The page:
The second step is to move the constant term to the right side of the equation by subtracting 1 from both sides: \[x^2+4x+11=01\] \[x^2+4x=1\]




Our value for $b$ is 4. $4\div2 = 2$ and $2^2=4$, so we will add 4 to both sides of the equation (step three): \[x^2+4x+4=1+4\] \[x^2+4x+4=3\]




The left side is now a perfect square, even though it doesn't look like it. Because $x^2+4x+4=(x+2)^2$ we can rewrite it as a perfect square (step four): \[(x+2)^2=3\]




All that is left to do is to take the square root of both sides (step five): \[\sqrt{(x+2)^2}=\pm\sqrt{3}\]




which gives us \[x+2=\pm\sqrt{3}\]




and then solve for $x$ (step six): \[x=\pm\sqrt{3} 2\]




Conventionally, we would write this as $x=2+\sqrt{3}, 2\sqrt{3}$.




\newpage




\noindent{}Here is the entire sequence all together:




\begin{equation}\label{eq6}


\begin{aligned}


x^2+4x+1 &= 0 && && &&\text{Original equation}\\


& && && &&a=1\text{ so Step 1 is not needed} \\


x^2+4x &= 1 && && &&\text{Step 2}\\


x^2+4x+4 &= 3 && && &&\text{Step 3}\\


(x+2)^2 &= 3 && && && \text{Step 4}\\


\sqrt{(x+2)^2} &= \pm\sqrt{3} && && && \text{Step 5}\\


x+2 &= \pm\sqrt{3} && && && \text{Step 5}\\


x &= 2\pm\sqrt{3} && && &&\text{Step 6}


\end{aligned}


\end{equation}




\hrule




\subsection*{Example \#2}\label{ex02}




For our second example, we will look at an equation where $a$ is \textit{not} equal to 1. Our equation is: \[2x^2+5x3=0\]




Step 1: The value for $a$ is 2, so we begin by dividing each term by 2: \[\frac{2}{2}x^2+\frac{5}{2}x\frac{3}{2}=\frac{0}{2}\] \[x^2+\frac{5}{2}x\frac{3}{2}=0\]




Step 2: We now need to move the constant term ($\frac{3}{2}$) to the right side: \[x^2+\frac{5}{2}x\frac{3}{2}+\frac{3}{2}=0+\frac{3}{2}\] \[x^2+\frac{5}{2}x=\frac{3}{2}\]




Step 3: Our value for $b$ is $\frac{5}{2}$ so we will divide that by 2, square it, and add it both sides of the equation: \[x^2+\frac{5}{2}x+\biggl(\frac{5}{4}\biggl)^2=\frac{3}{2}+\biggl(\frac{5}{4}\biggl)^2\]




We will leave it as a square term on the left, but let's do the math on the right side of the equation:


\[x^2+\frac{5}{2}x+\biggl(\frac{5}{4}\biggl)^2=\frac{3}{2}+\frac{25}{16}\]


\[x^2+\frac{5}{2}x+\biggl(\frac{5}{4}\biggl)^2=\frac{3}{2}\biggl(\frac{8}{8}\biggl)+\frac{25}{16}\]


\[x^2+\frac{5}{2}x+\biggl(\frac{5}{4}\biggl)^2=\frac{24}{16}+\frac{25}{16}\]


\[x^2+\frac{5}{2}x+\biggl(\frac{5}{4}\biggl)^2=\frac{49}{16}\]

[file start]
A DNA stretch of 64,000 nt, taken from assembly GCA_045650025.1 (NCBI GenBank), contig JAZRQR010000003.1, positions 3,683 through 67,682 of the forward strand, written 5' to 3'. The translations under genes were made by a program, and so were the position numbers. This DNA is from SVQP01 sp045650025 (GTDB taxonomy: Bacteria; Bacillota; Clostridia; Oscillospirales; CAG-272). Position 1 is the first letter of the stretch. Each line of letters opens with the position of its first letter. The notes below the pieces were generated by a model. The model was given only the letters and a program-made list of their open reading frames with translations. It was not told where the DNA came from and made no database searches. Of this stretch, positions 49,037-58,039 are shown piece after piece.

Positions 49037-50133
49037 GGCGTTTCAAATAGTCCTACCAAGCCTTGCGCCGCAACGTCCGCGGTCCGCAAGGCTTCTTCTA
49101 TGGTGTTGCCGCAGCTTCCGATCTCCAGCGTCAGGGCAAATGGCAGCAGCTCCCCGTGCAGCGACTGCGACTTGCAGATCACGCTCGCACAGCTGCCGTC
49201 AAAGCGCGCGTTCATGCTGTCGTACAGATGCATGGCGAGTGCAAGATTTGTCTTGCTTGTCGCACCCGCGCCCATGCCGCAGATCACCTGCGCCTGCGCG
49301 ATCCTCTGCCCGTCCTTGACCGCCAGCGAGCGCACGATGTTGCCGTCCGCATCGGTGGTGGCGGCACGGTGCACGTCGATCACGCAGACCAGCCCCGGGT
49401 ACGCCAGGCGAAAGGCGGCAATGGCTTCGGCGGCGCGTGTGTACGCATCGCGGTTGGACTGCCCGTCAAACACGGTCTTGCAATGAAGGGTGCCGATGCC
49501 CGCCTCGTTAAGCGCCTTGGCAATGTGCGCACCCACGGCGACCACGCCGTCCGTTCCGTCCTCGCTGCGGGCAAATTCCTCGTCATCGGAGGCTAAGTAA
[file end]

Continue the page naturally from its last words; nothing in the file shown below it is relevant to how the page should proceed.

Step 4: We can now rewrite the left side as a perfect square:


\[\biggl(x+\frac{5}{4}\biggl)^2=\frac{49}{16}\]




Step 5: Take the square root of both sides, remembering that because the value on the right is a constant, we need to take into account both negative and positive values:


\[\sqrt{\biggl(x+\frac{5}{4}\biggl)^2}=\pm\sqrt{\frac{49}{16}}\]


\[x+\frac{5}{4}=\pm\frac{7}{4}\]




Step 6: All that is left is to solve for $x$:


\[x+\frac{5}{4}\frac{5}{4}=\frac{5}{4}\pm\frac{7}{4}\]


\[x=\frac{5}{4}\pm\frac{7}{4}\]


\[x=\frac{5\pm7}{4}\]


\[x=\frac{57}{4}= ~\frac{12}{4}, ~x=\frac{2+4}{4}=\frac{2}{4}\]


\[x=3, ~x=\frac{1}{2}\]








\subsection*{Example \#3}\label{ex03}




For our third example, we will look at an equation where the right side is not a perfect square.




\subsection*{Example \#4}\label{ex04}




For our fourth example, we will look at an equation where neither $a$ is equal to 1 nor the right side is a perfect square.




\section*{More Worked Examples}




\subsection*{Example \#5}\label{ex05}




\subsection*{Example \#6}\label{ex06}




\section*{An Explanation of the Quadratic Formula}\label{expqe}




Figuring out the quadratic formula by completing the square from the standard form (i.e., $ax^2+bx+c=0$) is not difficult once you are familiar with this problem solving technique. Most people get hung up doing the math on the coefficients.




\begin{equation}\label{quadsolv}


\setlength{\jot}{10pt} % Add space between each equation


\begin{aligned}


ax^2+bx+c &= 0 && && &&\text{General Form}\\


x^2+\frac{b}{a}+\frac{c}{a} &= 0 && && &&\text{Step 1} \\


x^2+\frac{b}{a} &= \frac{c}{a} && && &&\text{Step 2}\\


x^2+\frac{b}{a}+\left(\frac{b}{2a}\right)^2 &= \frac{c}{a}+\left(\frac{b}{2a}\right)^2 && && &&\text{Step 3a}\\


x^2+\frac{b}{a}+\left(\frac{b}{2a}\right)^2 &= \frac{c}{a}+\frac{b^2}{4a^2} && && && \text{Step 3b}\\


x^2+\frac{b}{a}+\left(\frac{b}{2a}\right)^2 &= \biggl(\frac{c}{a}\biggl)\left(\frac{4a}{4a}\right)+\frac{b^2}{4a^2} && && && \text{Step 3c}\\


x^2+\frac{b}{a}+\left(\frac{b}{2a}\right)^2 &= \frac{4ac}{4a^2}+\frac{b^2}{4a^2} && && && \text{Step 3d} \\


x^2+\frac{b}{a}+\left(\frac{b}{2a}\right)^2 &= \frac{b^24ac}{4a^2} && && && \text{Step 3e} \\


\left(x+\frac{b}{2a}\right)^2 &= \frac{b^24ac}{4a^2} && && && \text{Step 4} \\


\sqrt{\left(x+\frac{b}{2a}\right)^2} &= \pm\sqrt{\frac{b^24ac}{4a^2}} && && && \text{Step 5a} \\


x+\frac{b}{2a} &= \frac{\pm\sqrt{b^24ac}}{2a} && && && \text{Step 5b} \\


x+\frac{b}{2a}\frac{b}{2a} &= \frac{\pm\sqrt{b^24ac}}{2a}\frac{b}{2a} && && && \text{Step 6a} \\


x &= \frac{b\pm\sqrt{b^24ac}}{2a} && && && \text{Step 6b}


\end{aligned}


\end{equation}




Remember we said that most people get hung up doing the math on the coefficients? This is why we divided Step 3 into six substeps, and Steps 5 and 6 were both divided into two substeps. This suggests one troubleshooting method if you are having difficulty solving a problem: work out each step on paper and do every single bit of arithmetic on paper, not in your head. Often, you'll find that you can complete the square without any problems, but have made a mistake in the arithmetic when working on the right side of the equation.




Also note that in Step 3, we basically left the left side of the equation alone after Step 3a. This suggests yet another troubleshooting method if you can't work out a problem: only work one side of the equation at a time. Make sure you have that portion of the problem worked out correctly before attempting the rest of it.